Exactly who’s gone phishing??
First, let’s take a few steps back and consider (or recall) what phishing is.
Let’s pick a Malicious Internet Villain to whom we’ll refer to as MIV.
- MIV wakes up one morning and decides to rob money from internet users. First, MIV sets up a web site that replicates that of a well-known financial institution. His fake web site, like the real one, will ask people for their username and password to log on. But instead of allowing users to access their real accounts, which it cannot do, it will simply record the username and password, and then display some random error message saying that the web site is currently undergoing some changes to make it more impressive.
- Then he writes an e-mail and sends it to random people, telling them to log on to their financial institution’s web site and check their new bill. The email contains a link to MIV’s fake web site, displaying the address of the real web site of the financial institution. The link will display as “www.my_financial_institution.com” but, when clicked on, will actually go to “www.my_financial_instition.com” (notice the “instition” instead of “institution”) – the fake web site. The link is dead simple to create, by the way. Here it is: https://www.my_financial_institution.com.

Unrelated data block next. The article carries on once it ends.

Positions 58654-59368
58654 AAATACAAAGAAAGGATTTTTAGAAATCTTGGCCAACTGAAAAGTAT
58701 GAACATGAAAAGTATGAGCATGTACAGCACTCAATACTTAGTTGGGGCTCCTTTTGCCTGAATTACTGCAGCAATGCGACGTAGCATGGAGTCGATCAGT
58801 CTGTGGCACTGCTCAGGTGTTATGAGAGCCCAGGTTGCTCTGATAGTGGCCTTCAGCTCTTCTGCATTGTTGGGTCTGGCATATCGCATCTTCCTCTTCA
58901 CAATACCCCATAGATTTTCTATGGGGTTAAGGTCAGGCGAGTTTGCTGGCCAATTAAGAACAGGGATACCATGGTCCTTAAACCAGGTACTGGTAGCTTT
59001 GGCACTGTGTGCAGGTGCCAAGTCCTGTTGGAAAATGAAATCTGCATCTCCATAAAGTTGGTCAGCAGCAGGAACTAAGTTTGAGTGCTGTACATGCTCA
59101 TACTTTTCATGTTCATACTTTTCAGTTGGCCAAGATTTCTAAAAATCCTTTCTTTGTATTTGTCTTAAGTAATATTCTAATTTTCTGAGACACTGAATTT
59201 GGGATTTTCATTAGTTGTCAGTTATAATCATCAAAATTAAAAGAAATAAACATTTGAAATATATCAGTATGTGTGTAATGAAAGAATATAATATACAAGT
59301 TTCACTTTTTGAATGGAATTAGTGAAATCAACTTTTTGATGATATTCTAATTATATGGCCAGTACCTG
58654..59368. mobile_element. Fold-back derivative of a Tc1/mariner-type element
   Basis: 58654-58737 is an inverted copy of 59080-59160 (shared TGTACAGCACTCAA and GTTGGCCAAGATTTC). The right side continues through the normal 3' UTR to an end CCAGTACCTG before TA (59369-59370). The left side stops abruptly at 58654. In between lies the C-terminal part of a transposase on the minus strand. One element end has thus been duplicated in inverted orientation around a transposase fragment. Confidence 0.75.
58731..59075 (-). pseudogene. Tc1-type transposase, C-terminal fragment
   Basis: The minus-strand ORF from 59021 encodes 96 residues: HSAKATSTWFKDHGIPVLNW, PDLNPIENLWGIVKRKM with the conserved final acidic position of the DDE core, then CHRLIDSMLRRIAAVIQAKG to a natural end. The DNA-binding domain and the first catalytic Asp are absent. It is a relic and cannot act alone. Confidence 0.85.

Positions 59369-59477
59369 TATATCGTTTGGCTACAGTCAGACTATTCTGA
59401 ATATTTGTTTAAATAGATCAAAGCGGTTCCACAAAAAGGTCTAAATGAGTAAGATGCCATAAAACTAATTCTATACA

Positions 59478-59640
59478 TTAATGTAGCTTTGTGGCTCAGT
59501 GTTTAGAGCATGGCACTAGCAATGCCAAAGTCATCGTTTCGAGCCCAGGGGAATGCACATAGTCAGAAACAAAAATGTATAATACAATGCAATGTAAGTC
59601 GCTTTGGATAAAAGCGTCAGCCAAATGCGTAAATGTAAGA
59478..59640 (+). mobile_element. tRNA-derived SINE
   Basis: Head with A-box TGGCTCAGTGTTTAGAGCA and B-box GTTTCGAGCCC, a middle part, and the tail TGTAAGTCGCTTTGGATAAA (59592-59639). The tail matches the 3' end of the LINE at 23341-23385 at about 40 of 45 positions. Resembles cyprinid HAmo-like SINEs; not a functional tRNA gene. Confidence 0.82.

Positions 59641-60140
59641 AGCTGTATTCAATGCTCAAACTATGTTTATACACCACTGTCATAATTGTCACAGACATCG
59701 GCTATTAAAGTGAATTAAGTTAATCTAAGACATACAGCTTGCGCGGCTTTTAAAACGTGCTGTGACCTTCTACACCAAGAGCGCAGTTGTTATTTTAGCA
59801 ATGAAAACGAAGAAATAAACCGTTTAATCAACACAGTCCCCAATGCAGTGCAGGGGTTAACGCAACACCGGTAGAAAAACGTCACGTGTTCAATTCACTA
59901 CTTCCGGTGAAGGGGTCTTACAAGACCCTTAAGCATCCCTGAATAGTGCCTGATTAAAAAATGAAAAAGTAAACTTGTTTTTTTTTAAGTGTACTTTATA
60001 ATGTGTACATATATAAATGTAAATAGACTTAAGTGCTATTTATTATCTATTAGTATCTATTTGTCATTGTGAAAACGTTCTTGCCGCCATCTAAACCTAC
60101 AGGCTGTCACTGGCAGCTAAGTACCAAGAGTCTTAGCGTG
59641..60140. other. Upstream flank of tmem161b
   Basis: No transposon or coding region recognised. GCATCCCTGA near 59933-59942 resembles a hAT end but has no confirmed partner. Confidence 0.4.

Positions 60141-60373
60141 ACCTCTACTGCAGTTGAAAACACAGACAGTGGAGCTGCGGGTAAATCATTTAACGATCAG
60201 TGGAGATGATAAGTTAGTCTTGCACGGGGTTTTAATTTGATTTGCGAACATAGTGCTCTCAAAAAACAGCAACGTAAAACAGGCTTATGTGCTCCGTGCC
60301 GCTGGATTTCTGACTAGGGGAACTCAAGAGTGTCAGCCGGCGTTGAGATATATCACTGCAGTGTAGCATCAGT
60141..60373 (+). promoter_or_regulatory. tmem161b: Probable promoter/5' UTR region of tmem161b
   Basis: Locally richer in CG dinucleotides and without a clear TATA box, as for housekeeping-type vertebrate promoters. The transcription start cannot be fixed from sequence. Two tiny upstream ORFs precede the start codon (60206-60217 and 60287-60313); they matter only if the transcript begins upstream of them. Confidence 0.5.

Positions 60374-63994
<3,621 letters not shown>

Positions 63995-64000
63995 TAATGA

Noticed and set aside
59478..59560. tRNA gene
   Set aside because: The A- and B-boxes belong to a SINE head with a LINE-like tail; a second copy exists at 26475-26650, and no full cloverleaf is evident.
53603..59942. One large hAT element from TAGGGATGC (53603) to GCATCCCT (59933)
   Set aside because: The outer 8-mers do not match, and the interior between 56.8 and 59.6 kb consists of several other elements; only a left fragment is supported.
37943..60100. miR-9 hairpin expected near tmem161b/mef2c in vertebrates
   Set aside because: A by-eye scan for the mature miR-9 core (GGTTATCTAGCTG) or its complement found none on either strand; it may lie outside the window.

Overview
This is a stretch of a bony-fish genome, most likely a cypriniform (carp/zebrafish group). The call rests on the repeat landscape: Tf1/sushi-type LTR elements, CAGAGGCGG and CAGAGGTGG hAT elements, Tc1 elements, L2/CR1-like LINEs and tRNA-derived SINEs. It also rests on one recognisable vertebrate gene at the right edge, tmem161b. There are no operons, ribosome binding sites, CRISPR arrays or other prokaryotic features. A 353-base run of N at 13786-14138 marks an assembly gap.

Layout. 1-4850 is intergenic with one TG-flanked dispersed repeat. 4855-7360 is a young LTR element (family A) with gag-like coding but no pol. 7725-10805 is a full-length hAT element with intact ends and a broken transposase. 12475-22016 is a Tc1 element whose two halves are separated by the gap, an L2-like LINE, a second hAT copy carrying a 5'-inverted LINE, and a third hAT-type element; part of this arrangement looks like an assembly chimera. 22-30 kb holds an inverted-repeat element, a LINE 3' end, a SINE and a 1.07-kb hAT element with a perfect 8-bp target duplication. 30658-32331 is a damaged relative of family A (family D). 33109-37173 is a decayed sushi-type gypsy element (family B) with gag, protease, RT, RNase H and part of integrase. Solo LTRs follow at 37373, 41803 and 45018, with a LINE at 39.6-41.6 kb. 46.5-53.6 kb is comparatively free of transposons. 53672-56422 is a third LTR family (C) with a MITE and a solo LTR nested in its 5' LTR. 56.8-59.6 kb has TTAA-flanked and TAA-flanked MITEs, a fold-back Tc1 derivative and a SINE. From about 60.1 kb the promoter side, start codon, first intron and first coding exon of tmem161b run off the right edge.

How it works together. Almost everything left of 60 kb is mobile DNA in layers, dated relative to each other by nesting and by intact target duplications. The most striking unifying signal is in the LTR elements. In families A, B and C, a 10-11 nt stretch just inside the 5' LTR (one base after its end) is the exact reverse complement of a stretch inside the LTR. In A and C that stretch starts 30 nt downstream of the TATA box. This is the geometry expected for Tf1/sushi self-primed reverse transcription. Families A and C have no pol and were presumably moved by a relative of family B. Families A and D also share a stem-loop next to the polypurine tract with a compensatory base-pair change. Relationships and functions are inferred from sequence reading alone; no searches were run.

Let’s now pick an Innocent Rich Victim, IRV.
- IRV gets back from work after a long day, sits down at her computer to read her personal email, and stumbles upon MIV’s email. In an unstoppable urge to pay her bills, IRV clicks on the handy link. She does not think twice when her browser displays her well known financial institution’s web site, and enters her username and password. Then she sees the error page and goes back to read her other emails.
- In the meantime, her username and password have been recorded in MIV’s database. MIV smirks, logs on to IRV’s account, smiles in delight at the size of IRV’s balance, transfers everything to his offshore account, and books a flight to the moon for his neighbor’s noisy cat.
Even if you are not a software engineer, you can see that it would not be very complicated for IRV’s email software to scan email and see that a displayed address (the good one for the financial institution) does not match the actual link (the one to the fake web site). The software could then either block the link or alert the user.
Of course, what I presented was a simple scenario. “Phishers” use somewhat more complex techniques to trick even more advanced users. But what I described can still be used today and there are still no fixes in widely used email software. Since we get Microsoft updates every week or so, how come this little change has still not made it into Outlook yet? Or in omnipresent web mail such as gmail or yahoo!?
Exactly who’s gone phishing?